Irish Prime Minister Leo Varadkar said he remains “confused and puzzled” about the U.K.’s global trading plans after Brexit, as the clock ticks down in talks on the terms of Britain’s exit from the European Union.
The U.K. government seems to be suggesting it wants all the advantages of being in the EU, but none of the responsibilities and costs, Varadkar said in an interview Monday with Bloomberg Television in Toronto.
“That’s not a realistic position,” Varadkar said in the interview. “What trade agreement does the U.K. want with the EU? At the moment, they have the best trade deal imaginable. What are these better deals the U.K. really wants from Europe and other countries? Some more clarity would be helpful.”
Varadkar repeated he wants no border on the island of Ireland after Brexit. Checks along the 500-kilometer (310-mile) crossing to Northern Ireland largely melted away after a peace agreement in the 1990s, and the Irish government is demanding the frontier remains open after Brexit. The bloc’s chief Brexit negotiator Michel Barnier maintains customs controls are part of EU border management, and French farmers are already objecting to an open border because of worries that cheaper non-European imports will enter the EU via the U.K.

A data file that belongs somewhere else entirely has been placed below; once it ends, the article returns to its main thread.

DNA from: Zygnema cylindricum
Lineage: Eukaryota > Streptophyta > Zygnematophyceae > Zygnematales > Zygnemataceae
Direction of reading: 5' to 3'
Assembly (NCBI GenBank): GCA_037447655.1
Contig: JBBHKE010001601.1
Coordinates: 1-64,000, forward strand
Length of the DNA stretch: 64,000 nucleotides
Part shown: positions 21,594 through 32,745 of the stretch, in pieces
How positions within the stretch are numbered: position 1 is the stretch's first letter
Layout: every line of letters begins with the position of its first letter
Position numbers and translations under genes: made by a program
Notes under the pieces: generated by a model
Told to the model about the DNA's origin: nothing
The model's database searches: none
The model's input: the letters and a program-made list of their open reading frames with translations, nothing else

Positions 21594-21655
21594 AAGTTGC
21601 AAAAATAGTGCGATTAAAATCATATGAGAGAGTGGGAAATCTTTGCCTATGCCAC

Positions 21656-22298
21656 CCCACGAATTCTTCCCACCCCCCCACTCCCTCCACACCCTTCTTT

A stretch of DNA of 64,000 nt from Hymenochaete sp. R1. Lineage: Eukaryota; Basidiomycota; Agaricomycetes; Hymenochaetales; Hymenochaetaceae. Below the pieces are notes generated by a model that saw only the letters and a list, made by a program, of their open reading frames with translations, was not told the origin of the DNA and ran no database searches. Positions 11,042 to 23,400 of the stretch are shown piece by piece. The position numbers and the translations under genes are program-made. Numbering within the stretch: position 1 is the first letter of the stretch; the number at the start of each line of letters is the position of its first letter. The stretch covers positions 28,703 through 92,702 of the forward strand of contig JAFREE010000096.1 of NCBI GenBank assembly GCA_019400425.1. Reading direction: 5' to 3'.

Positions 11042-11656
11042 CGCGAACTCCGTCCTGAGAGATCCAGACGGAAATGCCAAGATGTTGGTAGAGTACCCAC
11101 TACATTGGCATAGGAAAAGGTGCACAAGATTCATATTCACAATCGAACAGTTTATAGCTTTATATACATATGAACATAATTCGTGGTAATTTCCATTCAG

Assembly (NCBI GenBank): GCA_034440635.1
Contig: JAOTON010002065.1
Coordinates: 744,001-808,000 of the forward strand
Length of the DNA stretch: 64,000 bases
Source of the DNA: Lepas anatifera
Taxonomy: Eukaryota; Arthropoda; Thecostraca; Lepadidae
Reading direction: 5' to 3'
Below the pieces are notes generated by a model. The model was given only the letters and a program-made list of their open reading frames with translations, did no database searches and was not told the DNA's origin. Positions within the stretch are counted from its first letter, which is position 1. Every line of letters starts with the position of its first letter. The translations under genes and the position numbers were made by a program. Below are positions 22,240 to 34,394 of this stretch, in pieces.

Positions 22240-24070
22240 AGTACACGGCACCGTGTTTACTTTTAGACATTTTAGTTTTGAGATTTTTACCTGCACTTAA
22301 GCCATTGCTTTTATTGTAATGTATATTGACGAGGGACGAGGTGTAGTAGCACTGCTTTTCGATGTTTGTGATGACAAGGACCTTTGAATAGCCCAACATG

Varadkar is due to make a visit Tuesday to the U.S-Canada border, which has been cited by some Brexit supporters as a “seamless and frictionless” border and possible model for the Irish frontier.
“I’m a little bit skeptical,” he said.“But I’d like to see it with my own eyes.”
The border is one of three key issues, along with citizens’ rights and money owed by the U.K., that require “sufficient progress” toward a resolution during the Brexit negotiations before the EU will allow talks to move on to Britain’s future relationship with the bloc.
Varadkar said that there had been some progress on the Irish border issue, but more needed to be done in all three areas before talks moved to a wider basis.
“We’re not satisfied with the progress that has been made so far,” Varadkar said. “We hope more progress can be made, but to date progress has not been sufficient.”
Varadkar still hopes to meet with U.S. President Donald Trump next March in Washington, saying links between the two countries are bigger than any prime minister or president.
“It’s fair to say that the policy and character of my government would be, or the government which I lead, would be very different to that of President Trump,” said Varadkar, 38, who was elected prime minister by the ruling Fine Gael party in June after former leader Enda Kenny stepped down.